NASA: the Earth oscillated during its rotation, drifting about 10 meters more than the last century
A team of scientists working at NASA's Jet Propulsion Laboratory in California discovered that the Earth oscillated during its rotation, drifting about 10 meters more than the last century.
Following changes during the 20th century, NASA created models using observational data to identify the changes that make the Earth oscillate as part of a phenomenon called polar movement.
The Earth drifts and oscillates as it rotates.
NASA has identified three main reasons for the movement of the planet this way:
- Ice retreat: the scientists felt that he was the only one responsible for this oscillation.
This decline occurs when glaciers cover a large area, resulting in pressure on the surface of the planet and a bump at the edge of the ice.
As the glaciers dissolve, the landforms change, redistributing the mass of the Earth. Although the last ice age ended 26,000 years ago, the planet is slowly changing.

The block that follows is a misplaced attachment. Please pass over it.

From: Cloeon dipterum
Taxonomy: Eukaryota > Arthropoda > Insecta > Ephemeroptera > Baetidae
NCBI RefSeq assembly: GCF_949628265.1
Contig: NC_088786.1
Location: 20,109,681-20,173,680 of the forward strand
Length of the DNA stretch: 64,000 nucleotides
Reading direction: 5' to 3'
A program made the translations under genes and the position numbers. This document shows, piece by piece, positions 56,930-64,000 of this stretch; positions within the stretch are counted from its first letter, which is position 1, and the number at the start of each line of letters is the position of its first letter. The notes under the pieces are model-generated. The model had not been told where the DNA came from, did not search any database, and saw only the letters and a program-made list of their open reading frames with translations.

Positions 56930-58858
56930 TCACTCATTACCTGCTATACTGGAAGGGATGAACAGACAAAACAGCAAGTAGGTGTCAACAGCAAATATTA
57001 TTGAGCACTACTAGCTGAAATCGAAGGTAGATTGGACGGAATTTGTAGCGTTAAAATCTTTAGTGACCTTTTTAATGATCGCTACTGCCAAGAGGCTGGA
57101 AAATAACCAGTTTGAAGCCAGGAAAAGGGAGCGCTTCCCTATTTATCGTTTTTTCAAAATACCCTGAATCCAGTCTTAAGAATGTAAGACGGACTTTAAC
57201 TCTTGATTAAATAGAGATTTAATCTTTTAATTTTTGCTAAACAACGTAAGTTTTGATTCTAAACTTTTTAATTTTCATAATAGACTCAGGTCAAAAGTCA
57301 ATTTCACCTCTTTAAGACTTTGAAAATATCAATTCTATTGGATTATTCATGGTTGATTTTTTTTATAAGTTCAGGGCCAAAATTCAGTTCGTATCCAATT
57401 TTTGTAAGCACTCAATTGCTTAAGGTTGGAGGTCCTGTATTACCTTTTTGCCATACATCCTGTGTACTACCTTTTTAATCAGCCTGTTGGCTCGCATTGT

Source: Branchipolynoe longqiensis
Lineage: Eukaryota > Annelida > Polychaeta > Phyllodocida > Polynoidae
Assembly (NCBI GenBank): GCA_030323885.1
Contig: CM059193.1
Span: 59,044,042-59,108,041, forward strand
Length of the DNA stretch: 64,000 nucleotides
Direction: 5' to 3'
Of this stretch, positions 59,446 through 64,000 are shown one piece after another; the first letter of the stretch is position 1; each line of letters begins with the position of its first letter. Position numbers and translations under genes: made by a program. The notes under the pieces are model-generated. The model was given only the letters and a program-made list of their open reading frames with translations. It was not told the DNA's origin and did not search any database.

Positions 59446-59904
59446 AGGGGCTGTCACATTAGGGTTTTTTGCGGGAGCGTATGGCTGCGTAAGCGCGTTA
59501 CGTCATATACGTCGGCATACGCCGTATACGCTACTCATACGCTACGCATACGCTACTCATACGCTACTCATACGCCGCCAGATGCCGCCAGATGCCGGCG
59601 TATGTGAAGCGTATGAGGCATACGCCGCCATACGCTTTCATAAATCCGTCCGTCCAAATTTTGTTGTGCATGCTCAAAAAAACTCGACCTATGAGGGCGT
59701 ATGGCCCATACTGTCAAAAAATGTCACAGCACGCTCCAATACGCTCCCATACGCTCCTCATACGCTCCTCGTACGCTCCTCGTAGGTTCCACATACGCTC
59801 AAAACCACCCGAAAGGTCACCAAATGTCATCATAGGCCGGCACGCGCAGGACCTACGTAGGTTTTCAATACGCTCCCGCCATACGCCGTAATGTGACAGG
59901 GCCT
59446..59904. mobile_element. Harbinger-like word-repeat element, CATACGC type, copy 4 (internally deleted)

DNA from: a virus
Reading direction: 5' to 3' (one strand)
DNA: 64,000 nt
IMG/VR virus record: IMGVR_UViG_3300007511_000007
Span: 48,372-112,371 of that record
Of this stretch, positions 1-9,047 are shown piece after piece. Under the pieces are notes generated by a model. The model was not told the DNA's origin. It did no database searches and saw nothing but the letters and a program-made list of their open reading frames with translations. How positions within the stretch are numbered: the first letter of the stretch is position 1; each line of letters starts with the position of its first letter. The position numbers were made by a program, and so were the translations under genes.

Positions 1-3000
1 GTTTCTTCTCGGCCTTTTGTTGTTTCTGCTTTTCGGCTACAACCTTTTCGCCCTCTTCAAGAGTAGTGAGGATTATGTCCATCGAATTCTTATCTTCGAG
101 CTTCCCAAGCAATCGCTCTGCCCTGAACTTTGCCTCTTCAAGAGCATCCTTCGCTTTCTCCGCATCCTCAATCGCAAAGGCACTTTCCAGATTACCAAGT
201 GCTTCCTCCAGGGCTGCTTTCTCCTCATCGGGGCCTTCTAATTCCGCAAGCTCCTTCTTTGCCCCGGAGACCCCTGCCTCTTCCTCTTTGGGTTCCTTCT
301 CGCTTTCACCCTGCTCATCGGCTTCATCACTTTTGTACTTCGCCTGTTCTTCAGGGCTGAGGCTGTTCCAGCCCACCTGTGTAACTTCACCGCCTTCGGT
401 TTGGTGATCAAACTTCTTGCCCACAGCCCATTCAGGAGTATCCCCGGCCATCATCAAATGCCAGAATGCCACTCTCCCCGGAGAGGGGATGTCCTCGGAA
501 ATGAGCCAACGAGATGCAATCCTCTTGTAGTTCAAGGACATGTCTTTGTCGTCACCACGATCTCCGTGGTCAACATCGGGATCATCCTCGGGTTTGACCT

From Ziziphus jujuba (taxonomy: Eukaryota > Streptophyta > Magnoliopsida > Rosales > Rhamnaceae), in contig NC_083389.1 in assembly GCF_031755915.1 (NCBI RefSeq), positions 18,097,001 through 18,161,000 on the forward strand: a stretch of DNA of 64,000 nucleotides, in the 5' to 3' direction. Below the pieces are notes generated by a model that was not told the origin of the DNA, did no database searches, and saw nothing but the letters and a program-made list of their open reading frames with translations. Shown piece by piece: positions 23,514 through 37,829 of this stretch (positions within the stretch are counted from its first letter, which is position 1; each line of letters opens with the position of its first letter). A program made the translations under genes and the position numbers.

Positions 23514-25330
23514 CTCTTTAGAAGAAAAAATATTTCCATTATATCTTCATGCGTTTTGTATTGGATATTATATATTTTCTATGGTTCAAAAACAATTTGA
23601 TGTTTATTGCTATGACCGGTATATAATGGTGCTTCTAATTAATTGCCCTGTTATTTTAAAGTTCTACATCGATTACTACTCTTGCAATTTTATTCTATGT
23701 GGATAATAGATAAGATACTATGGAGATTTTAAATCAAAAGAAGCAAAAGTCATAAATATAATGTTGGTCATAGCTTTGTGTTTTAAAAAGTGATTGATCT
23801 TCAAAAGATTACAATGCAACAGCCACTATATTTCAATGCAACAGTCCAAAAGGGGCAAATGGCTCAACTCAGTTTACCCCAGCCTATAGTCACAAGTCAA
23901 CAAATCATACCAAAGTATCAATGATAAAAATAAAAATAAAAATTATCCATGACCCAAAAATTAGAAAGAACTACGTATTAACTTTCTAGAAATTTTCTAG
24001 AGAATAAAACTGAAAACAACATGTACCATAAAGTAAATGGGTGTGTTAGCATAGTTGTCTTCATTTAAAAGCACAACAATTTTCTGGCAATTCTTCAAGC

- The second factor is what is called "thermal convection of the sheath". This theory, like the melting ice, suggests that the conversion of large rocks in the heart of the Earth could be at the origin of certain fluctuations of the planet. These rocks move like pieces in a soup that heats on the furnace, goes up and down, causing a fundamental displacement of the mass of the planet.
The third and final cause of the Earth's fluctuation is due at least in part to the human impact, due to the rapid warming of the environment caused by climate change.
The melting of the ice caps at Greenland has transformed 7,500 gigatons of ocean ice, which has changed the weight distribution and may have contributed to the tilting of the Earth.
It also means that the Greenland site has a greater impact on the Earth's oscillation following the melting of Antarctic ice.
During the last century, our planet recorded a gap of 10.5 cm per year to the west, which changed the oscillation position by about 10 meters.
Volatility is not a major threat to life, but it creates challenges for navigation.
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